With a better understanding of what team members are going through, HR can assist management to strategize effective solutions benefitting both employees and the company. Another way to assess how employees are weathering a crisis, consider sending a short anonymous survey at regular intervals. Utilize this data to respond to oversights or gaps in your crisis management strategy.
3. Navigating between employees and managers
A company in crisis will often adopt an all-hands-on-deck mentality. Employees may find this unmanageable and, if the workload is not adjusted, the likelihood of burnout increases. HR can mitigate this effect by navigating between management and employees, issuing clear guidelines to protect life/work balance.
Another way that HR can strengthen communication between managers and employees is to train managers to interact with employees during a crisis. This may include how to implement reasonable goals and schedules, how to initiate communication with an employee in distress, and how to encourage employee self-care. Creating useful guides and toolkits that emphasize team building and healthy communication can assist managers in implementing effecting crisis management strategies.
HR is also where employees can turn to if they require assistance with management. Whether there is a conflict that needs mediating or an employee needs guidance on how to approach their manager with a specific request or concern, HR is the address.
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4. Instituting employee assistance policies
Show employees that the company is committed to their wellbeing by offering a robust Employee Assistance Program, or EAP. These programs offer free, anonymous mental health counseling to employees in distress. If possible, expand benefits during a crisis and encourage employees to communicate what additional assistance is needed. Clearly explain what is offered in your company’s EAP or other services, including providing links or phone numbers to make reaching out easier. Here are some benefits to considering including in your crisis management strategy:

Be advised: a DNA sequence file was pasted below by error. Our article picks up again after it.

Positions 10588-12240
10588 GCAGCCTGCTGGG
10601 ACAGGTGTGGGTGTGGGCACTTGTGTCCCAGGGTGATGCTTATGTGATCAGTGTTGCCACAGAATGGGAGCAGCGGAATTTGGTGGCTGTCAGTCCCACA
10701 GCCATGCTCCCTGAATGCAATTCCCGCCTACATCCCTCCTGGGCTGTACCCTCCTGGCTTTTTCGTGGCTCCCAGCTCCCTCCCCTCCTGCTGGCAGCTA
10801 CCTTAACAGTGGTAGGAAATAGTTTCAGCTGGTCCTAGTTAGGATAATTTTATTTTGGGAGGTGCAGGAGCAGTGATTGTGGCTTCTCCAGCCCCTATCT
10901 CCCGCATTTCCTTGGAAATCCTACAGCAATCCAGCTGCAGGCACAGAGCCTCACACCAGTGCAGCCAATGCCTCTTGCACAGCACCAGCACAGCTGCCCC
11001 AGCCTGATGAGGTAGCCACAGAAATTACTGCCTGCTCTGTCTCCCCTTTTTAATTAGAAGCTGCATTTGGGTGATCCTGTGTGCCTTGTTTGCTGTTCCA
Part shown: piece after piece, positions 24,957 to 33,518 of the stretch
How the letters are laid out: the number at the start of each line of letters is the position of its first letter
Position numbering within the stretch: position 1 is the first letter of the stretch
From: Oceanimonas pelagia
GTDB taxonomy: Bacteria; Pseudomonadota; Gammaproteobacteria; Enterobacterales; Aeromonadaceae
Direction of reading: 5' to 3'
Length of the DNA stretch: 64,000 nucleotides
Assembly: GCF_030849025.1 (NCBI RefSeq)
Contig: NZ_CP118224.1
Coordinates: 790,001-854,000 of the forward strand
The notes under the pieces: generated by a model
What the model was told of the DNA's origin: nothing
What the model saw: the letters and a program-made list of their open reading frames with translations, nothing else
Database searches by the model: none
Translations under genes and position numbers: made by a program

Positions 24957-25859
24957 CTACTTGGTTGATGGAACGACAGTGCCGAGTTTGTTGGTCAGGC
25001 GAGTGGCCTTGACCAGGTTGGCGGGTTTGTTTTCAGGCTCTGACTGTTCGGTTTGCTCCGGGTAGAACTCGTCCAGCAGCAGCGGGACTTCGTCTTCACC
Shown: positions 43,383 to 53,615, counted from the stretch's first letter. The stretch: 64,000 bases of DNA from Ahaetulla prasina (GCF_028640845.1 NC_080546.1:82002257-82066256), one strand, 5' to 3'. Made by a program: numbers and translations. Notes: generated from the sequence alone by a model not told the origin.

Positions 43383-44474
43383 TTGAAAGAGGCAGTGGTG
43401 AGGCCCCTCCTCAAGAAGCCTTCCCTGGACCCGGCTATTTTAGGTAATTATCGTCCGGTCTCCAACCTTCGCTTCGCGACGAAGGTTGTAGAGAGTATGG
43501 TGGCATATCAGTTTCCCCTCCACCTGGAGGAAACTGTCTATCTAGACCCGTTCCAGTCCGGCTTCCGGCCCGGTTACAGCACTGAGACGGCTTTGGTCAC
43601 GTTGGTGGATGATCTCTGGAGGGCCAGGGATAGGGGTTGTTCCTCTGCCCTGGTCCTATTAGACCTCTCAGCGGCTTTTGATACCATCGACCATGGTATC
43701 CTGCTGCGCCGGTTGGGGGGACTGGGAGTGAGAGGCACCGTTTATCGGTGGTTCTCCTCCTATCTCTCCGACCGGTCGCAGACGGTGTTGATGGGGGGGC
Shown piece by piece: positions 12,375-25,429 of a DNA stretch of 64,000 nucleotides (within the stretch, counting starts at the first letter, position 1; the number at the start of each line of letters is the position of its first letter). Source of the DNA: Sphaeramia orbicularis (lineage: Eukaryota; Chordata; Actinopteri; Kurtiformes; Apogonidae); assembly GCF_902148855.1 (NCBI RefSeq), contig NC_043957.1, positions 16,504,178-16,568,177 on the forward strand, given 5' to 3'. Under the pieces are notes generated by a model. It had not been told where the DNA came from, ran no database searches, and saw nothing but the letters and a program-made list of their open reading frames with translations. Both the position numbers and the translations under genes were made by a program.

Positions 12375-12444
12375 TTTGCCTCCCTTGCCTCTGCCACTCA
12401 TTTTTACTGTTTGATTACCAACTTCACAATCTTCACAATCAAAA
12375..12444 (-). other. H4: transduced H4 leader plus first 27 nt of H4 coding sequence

- Sick leave
- Compassionate leave
- Work from home
- Reduce copays
- Mental health support
- Subsidized loans
These are concrete ways to support employees during a crisis that will leave a lasting impression. Studies have found that EAP services, including counseling, improves occupational functioning and engenders employee engagement and retention. When the crisis is over, your employees will either be strengthened by their workplace or not. This will depend in large part to effective HR leadership and communication.
An unexpected crisis can upend even the most established business and with it the lives of employees. When disaster strikes, HR plays a vital role in maintaining internal organizational integrity and in broadcasting a unified message to external stakeholders. However, the psychological wellbeing of employees should remain the top priority. To promote employee health, HR must rapidly formulate an internal crisis communication strategy to convey information and offer support to team members consistently, clearly, and with compassion.